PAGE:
PJP Fight Club...
Baking pies is a messy endeavor. If you've ever stopped by PJP on a busy day, you've noticed that we - and our baking space - are a hot mess. In fact, when we started to envision PJP Buttonwood and saw it in our minds as one open space, more than a few people thought that we were crazy. Our architect asked several times - "Are you SURE you don't want a wall in front of your baking area??" And we were sure. Because we bake pies from scratch, there isn't really anything to hide at PJP Buttonwood. We don't use canned pie filling or defrost crust made in a distant factory and call it our own. Lately, we are making a lot of pie dough at PJP Buttonwood. Almost everyday, people ask us for the recipe or to simply list out the ingredients in a batch of PJP dough. And I'm sorry to tell you that the first rule of the PJP Fight Club is that we don't talk about how to make the dough. And the second rule of the PJP Fight Club is that we don't talk about how to make the dough. (Bonus points if you caught the obscure movie reference - and email me because we should probably be friends).
All kidding aside, the PJP dough recipe is a family secret that dates back to my great grandmother. She made dough based on supplies readily available to her in an economically depressed era. While I can recall only a very few memories about her, I know that she would roll dough and slice it into strips and bake it and call it "pie crackers." And my grandmother did the same thing. And my mother. And I do the same for my kids. You know how some families pass down some sort of heirloom? I think ours is pie dough...which is really kind of weird, but it works for us. Obviously.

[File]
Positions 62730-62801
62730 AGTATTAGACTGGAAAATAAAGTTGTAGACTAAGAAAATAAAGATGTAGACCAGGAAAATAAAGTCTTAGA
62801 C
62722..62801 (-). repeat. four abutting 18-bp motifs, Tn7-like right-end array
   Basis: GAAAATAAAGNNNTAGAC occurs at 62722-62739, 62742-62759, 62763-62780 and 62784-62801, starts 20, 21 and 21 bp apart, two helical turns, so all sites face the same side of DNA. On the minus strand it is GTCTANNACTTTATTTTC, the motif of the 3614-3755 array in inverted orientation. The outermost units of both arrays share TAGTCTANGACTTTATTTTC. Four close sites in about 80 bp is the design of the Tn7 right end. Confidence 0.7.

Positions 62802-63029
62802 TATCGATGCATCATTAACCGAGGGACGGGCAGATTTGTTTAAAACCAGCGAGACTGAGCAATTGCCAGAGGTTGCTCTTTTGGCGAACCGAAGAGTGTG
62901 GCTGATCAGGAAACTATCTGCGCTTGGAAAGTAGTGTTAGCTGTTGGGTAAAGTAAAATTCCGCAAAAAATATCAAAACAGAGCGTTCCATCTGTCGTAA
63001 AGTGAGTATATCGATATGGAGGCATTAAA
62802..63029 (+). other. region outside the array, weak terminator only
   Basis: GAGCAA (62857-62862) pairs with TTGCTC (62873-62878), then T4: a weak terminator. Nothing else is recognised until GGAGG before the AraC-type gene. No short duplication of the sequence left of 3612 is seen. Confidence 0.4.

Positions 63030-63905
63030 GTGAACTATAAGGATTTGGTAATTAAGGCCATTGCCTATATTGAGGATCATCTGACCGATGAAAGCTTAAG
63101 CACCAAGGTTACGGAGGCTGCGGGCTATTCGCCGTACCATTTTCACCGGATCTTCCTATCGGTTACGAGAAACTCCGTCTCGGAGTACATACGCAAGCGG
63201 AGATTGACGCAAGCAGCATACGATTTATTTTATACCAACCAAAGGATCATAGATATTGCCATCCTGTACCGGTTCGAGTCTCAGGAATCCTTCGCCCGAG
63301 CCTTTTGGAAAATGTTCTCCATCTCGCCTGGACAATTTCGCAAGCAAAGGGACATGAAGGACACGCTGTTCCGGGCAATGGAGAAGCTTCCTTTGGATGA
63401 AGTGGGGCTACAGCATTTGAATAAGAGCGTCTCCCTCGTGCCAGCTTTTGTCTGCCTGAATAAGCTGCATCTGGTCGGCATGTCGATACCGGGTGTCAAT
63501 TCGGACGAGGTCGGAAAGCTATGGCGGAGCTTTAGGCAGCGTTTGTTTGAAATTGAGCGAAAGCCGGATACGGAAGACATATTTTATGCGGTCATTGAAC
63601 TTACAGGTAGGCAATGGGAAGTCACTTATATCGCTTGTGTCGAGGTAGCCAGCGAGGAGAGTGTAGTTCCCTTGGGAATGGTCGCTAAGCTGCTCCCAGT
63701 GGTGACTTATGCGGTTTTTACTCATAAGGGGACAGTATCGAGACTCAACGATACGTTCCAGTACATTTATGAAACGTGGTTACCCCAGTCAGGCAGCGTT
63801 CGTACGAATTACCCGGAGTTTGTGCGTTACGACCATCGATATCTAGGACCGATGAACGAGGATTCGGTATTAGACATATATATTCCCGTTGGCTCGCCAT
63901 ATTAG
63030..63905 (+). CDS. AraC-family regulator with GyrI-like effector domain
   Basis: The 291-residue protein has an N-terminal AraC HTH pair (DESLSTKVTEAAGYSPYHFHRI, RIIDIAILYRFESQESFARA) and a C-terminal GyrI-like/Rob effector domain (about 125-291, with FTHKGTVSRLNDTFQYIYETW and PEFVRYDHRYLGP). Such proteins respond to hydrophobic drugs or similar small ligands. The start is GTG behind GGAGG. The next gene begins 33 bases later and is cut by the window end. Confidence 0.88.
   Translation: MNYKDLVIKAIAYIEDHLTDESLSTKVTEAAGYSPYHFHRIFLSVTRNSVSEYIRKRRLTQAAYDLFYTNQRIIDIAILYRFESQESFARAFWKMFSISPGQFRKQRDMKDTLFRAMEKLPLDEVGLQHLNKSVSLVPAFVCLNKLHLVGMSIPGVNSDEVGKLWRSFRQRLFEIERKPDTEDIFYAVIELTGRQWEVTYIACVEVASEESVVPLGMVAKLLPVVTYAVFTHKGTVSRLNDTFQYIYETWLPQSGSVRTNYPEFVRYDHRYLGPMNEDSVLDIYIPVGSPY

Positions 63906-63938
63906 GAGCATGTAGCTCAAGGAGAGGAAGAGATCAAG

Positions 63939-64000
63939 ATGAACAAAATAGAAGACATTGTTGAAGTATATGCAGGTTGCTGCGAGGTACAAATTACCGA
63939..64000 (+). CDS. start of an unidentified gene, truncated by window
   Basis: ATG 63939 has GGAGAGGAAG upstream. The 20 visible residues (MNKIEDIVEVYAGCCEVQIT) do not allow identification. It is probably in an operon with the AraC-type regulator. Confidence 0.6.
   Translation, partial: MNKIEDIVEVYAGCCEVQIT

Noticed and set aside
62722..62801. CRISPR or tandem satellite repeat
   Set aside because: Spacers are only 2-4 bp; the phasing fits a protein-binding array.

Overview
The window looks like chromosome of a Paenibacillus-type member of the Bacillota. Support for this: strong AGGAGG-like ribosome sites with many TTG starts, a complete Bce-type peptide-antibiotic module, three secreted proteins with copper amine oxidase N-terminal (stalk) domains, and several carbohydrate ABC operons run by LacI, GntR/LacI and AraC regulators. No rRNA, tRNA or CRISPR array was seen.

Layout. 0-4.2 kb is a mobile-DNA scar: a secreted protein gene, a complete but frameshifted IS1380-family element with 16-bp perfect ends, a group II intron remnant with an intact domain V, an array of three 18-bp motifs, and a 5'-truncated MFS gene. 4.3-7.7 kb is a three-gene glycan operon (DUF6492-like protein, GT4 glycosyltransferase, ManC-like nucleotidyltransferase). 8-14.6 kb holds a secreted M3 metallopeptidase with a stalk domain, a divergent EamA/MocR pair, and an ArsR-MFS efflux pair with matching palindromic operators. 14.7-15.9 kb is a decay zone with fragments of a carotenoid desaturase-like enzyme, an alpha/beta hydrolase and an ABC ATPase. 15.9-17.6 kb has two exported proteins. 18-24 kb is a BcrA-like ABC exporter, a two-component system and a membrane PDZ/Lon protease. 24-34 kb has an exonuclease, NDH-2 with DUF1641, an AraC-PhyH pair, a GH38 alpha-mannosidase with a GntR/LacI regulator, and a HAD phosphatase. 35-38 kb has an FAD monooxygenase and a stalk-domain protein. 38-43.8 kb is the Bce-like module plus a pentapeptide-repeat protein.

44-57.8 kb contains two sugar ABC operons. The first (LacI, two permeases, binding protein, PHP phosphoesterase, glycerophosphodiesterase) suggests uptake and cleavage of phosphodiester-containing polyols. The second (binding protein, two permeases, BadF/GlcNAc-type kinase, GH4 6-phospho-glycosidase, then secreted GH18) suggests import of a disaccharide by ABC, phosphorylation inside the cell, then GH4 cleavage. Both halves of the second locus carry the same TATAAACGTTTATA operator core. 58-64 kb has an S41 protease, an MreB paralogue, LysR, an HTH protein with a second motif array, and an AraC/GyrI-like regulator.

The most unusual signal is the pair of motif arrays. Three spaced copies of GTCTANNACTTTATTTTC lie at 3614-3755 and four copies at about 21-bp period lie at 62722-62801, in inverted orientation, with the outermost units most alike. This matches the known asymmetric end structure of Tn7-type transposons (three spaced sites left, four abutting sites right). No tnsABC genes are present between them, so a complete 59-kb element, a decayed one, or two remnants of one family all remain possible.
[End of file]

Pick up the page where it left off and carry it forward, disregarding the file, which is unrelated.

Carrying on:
All of this made me think...what if we just sold a PJP crust in the pie tin to anyone interested in baking at home? f you've tried to make pie dough at home, you likely know that it makes your kitchen a flour disaster and it is a lot of work to get enough to make one pie (especially if you need a top crust or a lattice top). So yeah, you can buy a Pillsbury crust at the grocery store, but it comes rolled in a weird log on wax paper and is that unnatural frozen-but-not-really-frozen state in the box. Or you can get a pie crust in the tin from the frozen food section of the grocery store...but then you have to wonder, what sort of machine puts that in the tin and how long has it been frozen like that and where does it come from and why can't you even pronounce all the things in the ingredient list?
So starting tomorrow, we will have freshly rolled pie dough available for sale at PJP Buttonwood. We will have the dough in the pie tin, but we won't flute it unless you ask us to do so. We are selling one crust for $3 or two crusts for $5. You can buy them and take them home to fill with your heart's desire. Or you can take the tins home, take the dough out and roll it flat, cut it into strips and bake some pie crackers for someone you love. Whatever you decide to do, you'll be glad you bought PJP dough to do it with.